Escalating the world’s largest computer chip maker’s legal woes, the Federal Trade Commission has opened a formal probe into Intel Corp.’s sales tactics. The move is a victory for its much smaller rival, Advanced Micro Devices Inc.
Intel disclosed Friday that it has received a subpoena from the FTC for records about Intel’s microprocessor sales, which dominate the world market with a roughly 80 percent share. The FTC’s two-year investigation had been considered “informal” until that point.
Investor suggests Yahoo sales price
Hoping to negotiate a compromise, activist investor Carl Icahn urged Yahoo Inc. to declare it is willing to accept a takeover offer of $49.5 billion – about $2 billion above Microsoft Corp.’s last bid for the Internet pioneer.
Icahn recommended the price tag, which works out to $34.375 a share, in a letter he sent Friday to Yahoo Chairman Roy Bostock.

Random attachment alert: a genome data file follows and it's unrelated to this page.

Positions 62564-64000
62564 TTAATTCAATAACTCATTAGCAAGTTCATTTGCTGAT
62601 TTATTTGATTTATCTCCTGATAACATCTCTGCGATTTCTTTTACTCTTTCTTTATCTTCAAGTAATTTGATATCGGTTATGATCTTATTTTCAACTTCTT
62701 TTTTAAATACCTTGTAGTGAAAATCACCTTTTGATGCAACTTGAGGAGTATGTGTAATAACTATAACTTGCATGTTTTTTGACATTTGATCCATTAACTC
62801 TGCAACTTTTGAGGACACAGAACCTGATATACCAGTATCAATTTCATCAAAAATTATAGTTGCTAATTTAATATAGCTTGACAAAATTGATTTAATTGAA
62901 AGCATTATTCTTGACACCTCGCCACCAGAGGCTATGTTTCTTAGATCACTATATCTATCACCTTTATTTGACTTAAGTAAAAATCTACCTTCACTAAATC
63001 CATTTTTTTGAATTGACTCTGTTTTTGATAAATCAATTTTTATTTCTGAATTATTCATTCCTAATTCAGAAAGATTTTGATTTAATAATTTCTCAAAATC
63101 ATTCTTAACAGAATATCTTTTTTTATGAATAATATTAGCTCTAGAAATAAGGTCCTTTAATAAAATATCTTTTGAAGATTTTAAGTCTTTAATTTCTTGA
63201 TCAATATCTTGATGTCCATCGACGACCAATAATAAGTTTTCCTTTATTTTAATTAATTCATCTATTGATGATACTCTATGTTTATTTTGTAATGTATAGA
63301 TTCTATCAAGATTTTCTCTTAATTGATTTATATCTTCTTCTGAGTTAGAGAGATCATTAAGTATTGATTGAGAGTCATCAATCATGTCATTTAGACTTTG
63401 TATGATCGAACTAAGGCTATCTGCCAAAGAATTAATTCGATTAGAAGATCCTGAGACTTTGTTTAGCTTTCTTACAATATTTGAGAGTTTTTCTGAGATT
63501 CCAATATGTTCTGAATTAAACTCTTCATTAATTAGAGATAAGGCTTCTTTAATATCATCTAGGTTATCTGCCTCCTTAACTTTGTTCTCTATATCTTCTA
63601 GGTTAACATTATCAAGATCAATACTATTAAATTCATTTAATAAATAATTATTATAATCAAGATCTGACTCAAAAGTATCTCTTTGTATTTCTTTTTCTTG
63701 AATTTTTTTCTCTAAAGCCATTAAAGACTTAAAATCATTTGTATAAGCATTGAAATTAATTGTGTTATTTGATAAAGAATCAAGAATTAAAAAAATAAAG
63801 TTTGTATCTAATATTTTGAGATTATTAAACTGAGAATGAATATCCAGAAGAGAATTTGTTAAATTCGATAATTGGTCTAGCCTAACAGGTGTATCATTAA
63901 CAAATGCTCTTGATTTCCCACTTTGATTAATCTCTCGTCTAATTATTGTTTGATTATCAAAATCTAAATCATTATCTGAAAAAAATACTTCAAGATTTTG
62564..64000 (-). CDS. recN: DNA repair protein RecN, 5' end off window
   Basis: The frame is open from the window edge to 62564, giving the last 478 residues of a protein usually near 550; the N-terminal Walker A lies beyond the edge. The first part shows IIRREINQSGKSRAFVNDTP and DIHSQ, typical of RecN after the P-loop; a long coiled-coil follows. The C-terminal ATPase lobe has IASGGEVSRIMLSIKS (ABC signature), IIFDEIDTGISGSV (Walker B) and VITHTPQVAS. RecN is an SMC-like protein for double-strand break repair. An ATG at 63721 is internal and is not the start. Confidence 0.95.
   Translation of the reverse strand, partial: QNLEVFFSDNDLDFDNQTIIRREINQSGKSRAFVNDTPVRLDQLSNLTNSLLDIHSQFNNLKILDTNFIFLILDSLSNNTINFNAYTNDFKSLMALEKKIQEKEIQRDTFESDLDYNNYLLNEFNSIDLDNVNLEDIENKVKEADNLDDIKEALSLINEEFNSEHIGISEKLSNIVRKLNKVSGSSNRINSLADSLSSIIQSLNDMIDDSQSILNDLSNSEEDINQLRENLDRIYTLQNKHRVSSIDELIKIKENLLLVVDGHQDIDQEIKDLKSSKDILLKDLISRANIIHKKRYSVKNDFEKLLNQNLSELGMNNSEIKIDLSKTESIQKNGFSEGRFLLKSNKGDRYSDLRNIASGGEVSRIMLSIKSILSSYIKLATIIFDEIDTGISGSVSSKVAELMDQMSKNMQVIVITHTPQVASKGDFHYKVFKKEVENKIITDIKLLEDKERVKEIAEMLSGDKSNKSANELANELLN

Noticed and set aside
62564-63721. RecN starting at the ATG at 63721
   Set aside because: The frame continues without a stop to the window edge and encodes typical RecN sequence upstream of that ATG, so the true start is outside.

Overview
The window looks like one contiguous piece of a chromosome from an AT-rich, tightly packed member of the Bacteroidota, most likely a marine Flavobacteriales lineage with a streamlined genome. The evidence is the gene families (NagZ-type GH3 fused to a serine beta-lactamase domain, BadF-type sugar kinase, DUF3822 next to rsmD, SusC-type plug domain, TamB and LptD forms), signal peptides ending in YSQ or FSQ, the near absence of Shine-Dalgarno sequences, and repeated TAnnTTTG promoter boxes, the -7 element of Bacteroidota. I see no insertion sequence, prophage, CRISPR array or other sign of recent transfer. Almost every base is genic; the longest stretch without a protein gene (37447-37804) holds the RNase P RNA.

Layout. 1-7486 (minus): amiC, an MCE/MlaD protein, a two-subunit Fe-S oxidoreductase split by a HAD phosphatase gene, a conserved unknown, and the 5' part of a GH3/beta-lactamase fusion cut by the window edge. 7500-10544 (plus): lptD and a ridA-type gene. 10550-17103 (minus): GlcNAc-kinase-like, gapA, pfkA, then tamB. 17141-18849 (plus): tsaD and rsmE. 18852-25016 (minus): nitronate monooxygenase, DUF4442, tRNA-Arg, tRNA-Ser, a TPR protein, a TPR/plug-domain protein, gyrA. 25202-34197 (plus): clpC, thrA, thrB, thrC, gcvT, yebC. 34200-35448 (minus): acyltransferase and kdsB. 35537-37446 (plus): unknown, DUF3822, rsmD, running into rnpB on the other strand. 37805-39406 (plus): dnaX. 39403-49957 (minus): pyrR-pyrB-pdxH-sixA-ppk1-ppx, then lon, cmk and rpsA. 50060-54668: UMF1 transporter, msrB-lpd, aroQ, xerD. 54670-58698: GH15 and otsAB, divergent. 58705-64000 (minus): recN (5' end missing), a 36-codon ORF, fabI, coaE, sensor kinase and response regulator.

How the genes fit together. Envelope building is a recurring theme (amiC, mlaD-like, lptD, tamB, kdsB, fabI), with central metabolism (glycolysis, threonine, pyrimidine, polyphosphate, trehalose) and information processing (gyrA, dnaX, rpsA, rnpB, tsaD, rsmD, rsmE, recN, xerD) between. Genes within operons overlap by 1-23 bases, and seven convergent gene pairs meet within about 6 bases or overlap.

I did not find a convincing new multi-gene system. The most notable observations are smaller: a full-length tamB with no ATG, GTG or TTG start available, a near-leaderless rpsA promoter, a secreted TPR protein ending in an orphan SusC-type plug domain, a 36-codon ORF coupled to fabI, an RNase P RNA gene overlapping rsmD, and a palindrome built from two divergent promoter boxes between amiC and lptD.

It marks the first time that Icahn has publicly indicated what price he has in mind as he tries to force Yahoo’s sale to Microsoft before the Sunnyvale-based company’s annual meeting on Aug. 1. If a deal isn’t done before August, Icahn will try to replace Yahoo’s board with a slate of his own directors and fire company co-founder Jerry Yang as chief executive.
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Changes coming in Business
.TXT, our weekly report on life online, will appear in the Sunday Business section starting tomorrow.
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